34 thoughts on “Contemplating Nature’s Beauty and Destructive Power at Kinzua Bridge State Park”
we went to that when it was open with the excursion train running quite a few times…We wanted everyone we knew to see it..and we have a cabin in Potter County…It was fun you rode the train across and then ate your box lunch and rode back…It was a very very sad day when it all came down like a dominoes. We just took our grandsons there last year because we wanted to see what it looked like now. It was heartbreaking. Though the kids did enjoy the skywalk, but they never got to enjoy the train ride.
It really is a shame about the train ride. I would love to have had the chance to ride a train across the bridge.
sign me up
Would have liked to see a full picture of the new span.
Charles, There is no new span. The way it’s shown in the top photo is what it looks like today. After the bridge was destroyed, they left the rubble below and made the remaining bridge an observation deck.
I know we talked on Instagram about this, but my family lives in Warren County and has been visiting the park every year since I was a kid (both pre-storm and post-storm). When my sister was in elementary school, she rode the train over the bridge on a field trip. I was sad to see it blown down, but we were excited they decided to preserve its memory in this way leaving the wreckage for all to see. It’s quite a sight!
I will never forget July 21, 2003. My family rented a van to carry us across Route 6 (we live in NEPA). On the very day we were going to visit the bridge for the first time, we noticed how stormy it was, but we kept going. We had already turned off Route 6 and were on the road leading to the bridge, when a tree fell across the road in front of us. My brother-in-law and I moved the tree (it was rotten and not huge), but we all decided to go back to Route 6. We were stuck for a while at the intersection due to road closings. Plus, the power was out. When we finally got to our motel later that day, we heard about the bridge. I honestly believe the Lord dropped that tree in front of us to keep us from the harm just up ahead.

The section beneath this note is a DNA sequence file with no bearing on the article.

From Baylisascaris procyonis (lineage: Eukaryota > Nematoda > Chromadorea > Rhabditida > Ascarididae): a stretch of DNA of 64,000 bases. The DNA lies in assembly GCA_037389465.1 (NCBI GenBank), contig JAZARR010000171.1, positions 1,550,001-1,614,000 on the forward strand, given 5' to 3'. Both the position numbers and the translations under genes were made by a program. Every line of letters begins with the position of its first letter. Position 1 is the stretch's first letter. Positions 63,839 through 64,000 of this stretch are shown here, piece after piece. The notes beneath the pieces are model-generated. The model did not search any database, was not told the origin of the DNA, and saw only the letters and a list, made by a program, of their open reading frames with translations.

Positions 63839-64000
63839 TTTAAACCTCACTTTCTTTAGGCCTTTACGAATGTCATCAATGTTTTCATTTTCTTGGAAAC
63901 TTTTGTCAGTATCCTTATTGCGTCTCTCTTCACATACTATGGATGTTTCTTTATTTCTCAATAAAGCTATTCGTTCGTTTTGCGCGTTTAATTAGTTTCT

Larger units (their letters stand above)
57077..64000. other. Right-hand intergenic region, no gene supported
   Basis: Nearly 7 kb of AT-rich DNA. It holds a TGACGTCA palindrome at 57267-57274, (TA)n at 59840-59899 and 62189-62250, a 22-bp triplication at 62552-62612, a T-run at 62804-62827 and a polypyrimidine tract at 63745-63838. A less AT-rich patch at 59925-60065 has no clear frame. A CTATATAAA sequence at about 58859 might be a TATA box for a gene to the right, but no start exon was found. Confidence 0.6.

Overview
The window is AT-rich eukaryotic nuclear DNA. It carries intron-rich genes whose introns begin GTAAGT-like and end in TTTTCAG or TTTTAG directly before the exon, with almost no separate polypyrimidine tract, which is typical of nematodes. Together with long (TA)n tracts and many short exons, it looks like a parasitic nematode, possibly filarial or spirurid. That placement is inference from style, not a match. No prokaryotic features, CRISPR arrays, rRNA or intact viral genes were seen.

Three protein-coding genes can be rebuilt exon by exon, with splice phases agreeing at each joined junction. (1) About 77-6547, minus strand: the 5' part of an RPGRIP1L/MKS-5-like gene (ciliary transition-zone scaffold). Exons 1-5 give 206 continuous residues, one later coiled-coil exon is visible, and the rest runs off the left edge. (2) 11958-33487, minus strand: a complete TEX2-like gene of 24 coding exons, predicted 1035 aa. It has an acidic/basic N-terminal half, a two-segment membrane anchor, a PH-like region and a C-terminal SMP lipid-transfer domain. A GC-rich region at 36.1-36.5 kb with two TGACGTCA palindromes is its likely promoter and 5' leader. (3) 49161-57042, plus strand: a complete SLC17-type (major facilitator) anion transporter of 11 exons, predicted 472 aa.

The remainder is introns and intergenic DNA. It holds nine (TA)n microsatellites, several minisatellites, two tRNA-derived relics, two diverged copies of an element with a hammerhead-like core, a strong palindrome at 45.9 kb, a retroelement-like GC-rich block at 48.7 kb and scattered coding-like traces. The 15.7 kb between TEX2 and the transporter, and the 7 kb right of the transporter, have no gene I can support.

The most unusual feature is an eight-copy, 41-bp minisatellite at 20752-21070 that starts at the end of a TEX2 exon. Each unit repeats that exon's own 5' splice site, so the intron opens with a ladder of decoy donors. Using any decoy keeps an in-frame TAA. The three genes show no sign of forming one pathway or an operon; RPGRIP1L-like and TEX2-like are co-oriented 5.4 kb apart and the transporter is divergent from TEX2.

Since then, some of us have been to the bridge on the way out to my wife’s sister’s place. We enjoyed being able to walk on the bridge and see all the work that has been done to preserve that important historical site.
That’s quite the story, Mark. Thanks for sharing.
The bridge was under construction to be rehabbed since it was in very poor condition. The first day of our inspection in 2002 for the State Parks Dept. (DCNR) we had to close the bridge to trains.
I rode over that bridge in the caboose of a train in 1950. My dad worked on the railroad on construction with Mike Rich
When my dad was a teenager, he used to ride his motorcycle across the bridge while trains were using it (not at the same time) when there were no sides in the bridge, just track. He just loves reminiscing over that!
We rode the train across the bridge several years ago when my daughter was a little girl – It was fall and we rode in the outside car – was a fun time. Felt saddened when the bridge fell.
That sounds like a great experience. Wish I could have done that before it fell.
I had the pleasure of enjoying the train ride over the bridge. We went in the fall and the scenery was beautiful. It is sad that I never got to take my children on the ride, but I have many photos of the trip and at least they get to see those.
I rode over the Kinzua bridge in 1987 as part of a National Railway Historical Society excursion. We rode part of the journey pulled by a diesel locomotive and the over the bridge by former Huntingdon & Broad Top locomotive No. 38, a standard gauge locomotive that once hauled coal from the Broad Top mines of Bedford and Huntingdon counties in south central Pennsylvania. No. 38 is the last and only surviving H&BT locomotive and is currently being overhauled and restored to its former glory.
Growing up we had a camp in Ludlow, outside of Kane and visited the bridge many, many times. We walked across it, hiked all of the trails and I also rode the train across when it was running. At the end of 2014 I was back in PA visiting family, my sister and I drove up and went to see how it is now, it was so, so sad to see but did bring back those incredible memories. I recommend if you have the chance to visit definitely do so!
Our favorite picture is of our four kids on a cross member under the bridge in 2000 after we crossed to the north an walked the trail back down the mountain across the stream and back up the south side. It really was a beautiful bridge, so breath taking to see a giant in the middle of the woods.
My family rode the train over the bridge in 1992. What a great experience. My Dad had been going to the
bridge since the early 1930’s. I’ve often thought if the bridge was rebuilt and connected to Rt 58 (?) to
the north, the area could have been a hub sort of the Scranton of the West.
I’ve never known there are paths across the bottom to explore. We love the Rt 6 corridor as well.
Thank you for this great site.
The bridge was/is beautifully amazing. Too bad there isn’t more history about the first train to go over it…. with no sides…. for as breathtaking as it was, I’m sure it had to be breathtaking in fear too.
I was born and raised in PA. Visited the bridge many times before the tornado. Seen the destruction soon after while visiting family. Is was a sad day indeed. I am so glad to see they are preserving a part of this historical site!
I walked 3/4 across it back in the ’90s in January. It was cold and windy, I had to turn back. We took our family on a Route 6 vacation and stopped there just after the Tornado. It was so sad to see it like that.